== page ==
Contract for Deed Emerges as a Tool for Affordable Housing Organizations, Jacob Wascalus, Federal Reserve Bank of Minneapolis
Summary: Nonprofits are using this alternative home-financing option to help prospective buyers who cannot yet qualify for a traditional mortgage.

Crossing Over to an Improved Era of Community Development, Eric Belsky and Jennifer Fauth, Federal Reserve Bank of San Francisco
Summary: The authors highlight the state of the art in community development and affordable housing initiatives, including efforts like the Harlem Children's Zone, Living Cities' Integration Initiative, Purpose Built Communities, and other exemplary community building efforts. The authors also identify common elements that make these efforts successful across a broad range of geographies and populations.

Developing an Inclusionary Zoning Ordinance, Dwayne Marsh, Federal Reserve Bank of Philadelphia
Summary: The author leads a webinar that defines inclusionary zoning and outlines the benefits of using it as an affordable housing tool. He calls out specific objectives that such policies should meet, key components of those that have been successful, and the steps that should be taken when crafting such an ordinance.

Getting to Scale: The Need for a New Model in Housing and Community Development, Sister Lillian Murphy and Janet Falk, Federal Reserve Bank of San Francisco
Summary: Murphy and Falk laud housing development organizations' approach to affordable housing of combining stability and long-term homeownership and the provision of services to meet the needs of community residents. However, they find major issues with the current financing model and warn that if a more sustainable, more scalable funding model is not developed soon, the organizations will fail to overcome the major gap between the demand for affordable rental housing and the available supply that has resulted from the housing bust and most affects those with the lowest incomes.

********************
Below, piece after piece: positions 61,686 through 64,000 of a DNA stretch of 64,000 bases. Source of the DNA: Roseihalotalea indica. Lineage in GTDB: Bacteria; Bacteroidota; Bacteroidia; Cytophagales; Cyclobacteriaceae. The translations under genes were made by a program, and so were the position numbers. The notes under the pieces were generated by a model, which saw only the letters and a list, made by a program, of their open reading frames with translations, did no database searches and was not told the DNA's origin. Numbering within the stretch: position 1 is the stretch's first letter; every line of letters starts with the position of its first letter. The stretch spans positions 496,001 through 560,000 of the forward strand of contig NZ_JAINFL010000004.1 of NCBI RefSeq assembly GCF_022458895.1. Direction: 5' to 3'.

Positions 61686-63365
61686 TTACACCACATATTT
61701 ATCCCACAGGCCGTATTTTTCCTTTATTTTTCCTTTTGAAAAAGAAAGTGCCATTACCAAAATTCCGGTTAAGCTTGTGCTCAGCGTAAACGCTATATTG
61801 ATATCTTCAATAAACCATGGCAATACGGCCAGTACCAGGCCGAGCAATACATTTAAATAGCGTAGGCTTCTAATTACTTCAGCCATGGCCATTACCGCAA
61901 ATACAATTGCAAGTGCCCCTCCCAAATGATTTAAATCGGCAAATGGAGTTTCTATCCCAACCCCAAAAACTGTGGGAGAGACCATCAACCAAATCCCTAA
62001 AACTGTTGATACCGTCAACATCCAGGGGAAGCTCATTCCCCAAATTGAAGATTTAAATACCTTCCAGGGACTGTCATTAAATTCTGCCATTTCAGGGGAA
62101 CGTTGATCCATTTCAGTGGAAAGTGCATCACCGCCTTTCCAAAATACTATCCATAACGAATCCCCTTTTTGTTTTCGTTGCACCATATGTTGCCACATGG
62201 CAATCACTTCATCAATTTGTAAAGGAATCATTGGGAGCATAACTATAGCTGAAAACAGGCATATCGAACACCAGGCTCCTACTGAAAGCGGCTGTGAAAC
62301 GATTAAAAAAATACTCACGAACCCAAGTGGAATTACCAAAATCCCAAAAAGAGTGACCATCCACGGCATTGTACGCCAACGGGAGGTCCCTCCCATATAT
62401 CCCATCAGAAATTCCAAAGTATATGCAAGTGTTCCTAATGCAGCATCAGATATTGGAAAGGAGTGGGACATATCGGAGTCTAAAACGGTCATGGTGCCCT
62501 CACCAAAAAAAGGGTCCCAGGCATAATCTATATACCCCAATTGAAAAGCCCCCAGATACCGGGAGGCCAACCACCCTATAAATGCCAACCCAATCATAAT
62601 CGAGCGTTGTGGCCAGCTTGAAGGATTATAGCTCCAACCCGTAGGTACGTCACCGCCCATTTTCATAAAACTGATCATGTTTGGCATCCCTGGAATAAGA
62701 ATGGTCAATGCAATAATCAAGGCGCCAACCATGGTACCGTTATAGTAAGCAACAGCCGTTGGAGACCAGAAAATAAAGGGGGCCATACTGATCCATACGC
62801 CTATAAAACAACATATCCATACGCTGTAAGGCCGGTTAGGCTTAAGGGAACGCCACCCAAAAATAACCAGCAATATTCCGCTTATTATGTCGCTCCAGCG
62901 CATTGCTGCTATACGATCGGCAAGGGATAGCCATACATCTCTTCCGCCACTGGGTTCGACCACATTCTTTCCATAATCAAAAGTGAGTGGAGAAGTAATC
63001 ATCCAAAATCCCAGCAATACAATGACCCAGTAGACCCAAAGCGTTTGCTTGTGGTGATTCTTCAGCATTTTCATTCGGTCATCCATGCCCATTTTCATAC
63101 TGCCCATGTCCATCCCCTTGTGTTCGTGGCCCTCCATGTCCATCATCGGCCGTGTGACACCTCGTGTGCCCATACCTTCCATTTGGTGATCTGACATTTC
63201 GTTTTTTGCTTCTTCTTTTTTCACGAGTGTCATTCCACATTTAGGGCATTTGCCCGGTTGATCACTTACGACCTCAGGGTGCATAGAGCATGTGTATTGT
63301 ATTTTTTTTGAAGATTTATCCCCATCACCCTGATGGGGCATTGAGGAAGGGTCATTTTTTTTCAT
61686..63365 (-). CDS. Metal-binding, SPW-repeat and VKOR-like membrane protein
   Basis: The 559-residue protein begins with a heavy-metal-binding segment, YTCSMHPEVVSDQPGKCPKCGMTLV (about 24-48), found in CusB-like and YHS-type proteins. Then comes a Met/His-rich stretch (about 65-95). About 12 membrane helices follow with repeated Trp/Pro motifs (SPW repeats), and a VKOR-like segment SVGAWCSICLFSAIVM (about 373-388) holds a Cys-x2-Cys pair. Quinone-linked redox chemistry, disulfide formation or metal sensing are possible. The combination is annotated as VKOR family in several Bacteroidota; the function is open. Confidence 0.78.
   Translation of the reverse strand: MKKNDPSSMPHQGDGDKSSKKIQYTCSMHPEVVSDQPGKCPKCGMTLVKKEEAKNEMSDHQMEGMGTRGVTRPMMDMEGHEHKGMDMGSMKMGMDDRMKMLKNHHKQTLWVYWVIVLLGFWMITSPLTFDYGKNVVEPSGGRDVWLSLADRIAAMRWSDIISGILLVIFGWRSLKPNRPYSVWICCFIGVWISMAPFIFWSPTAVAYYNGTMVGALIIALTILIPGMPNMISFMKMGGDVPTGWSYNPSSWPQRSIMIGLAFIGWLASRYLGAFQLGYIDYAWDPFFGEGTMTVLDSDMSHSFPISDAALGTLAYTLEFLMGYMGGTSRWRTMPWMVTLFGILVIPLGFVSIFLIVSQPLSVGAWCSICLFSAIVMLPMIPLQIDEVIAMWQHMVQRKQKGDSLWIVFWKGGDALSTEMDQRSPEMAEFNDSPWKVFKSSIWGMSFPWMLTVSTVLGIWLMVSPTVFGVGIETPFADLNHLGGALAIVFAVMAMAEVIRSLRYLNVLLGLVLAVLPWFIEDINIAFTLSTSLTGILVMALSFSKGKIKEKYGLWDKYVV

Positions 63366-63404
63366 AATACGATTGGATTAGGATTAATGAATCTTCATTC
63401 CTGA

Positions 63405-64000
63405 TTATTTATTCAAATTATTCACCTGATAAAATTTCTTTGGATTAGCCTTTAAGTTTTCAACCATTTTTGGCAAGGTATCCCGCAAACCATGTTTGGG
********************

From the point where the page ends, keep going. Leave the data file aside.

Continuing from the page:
Housing Market Recovery in the 12th District: Implications for Low- and Moderate-Income Communities, Laura Choi, Federal Reserve Bank of San Francisco
Summary: Following the aftermath of the Great Recession, national indicators are starting to show signs of improvement in the housing market. However, such indicators mask the realities of what's happening on the ground in low- and moderate-income (LMI) communities that were disproportionately affected by the housing crisis. Complicating matters is the unprecedented role of investors in the housing recovery and the changing nature of local housing markets. There are pressing concerns around the potential impact of investor ownership on communities, tightening rental markets, and the ongoing challenges of preserving affordability for LMI households. This Research Brief provides an overview of these issues and examines housing market recovery and investor activity in the Federal Reserve's Twelfth District.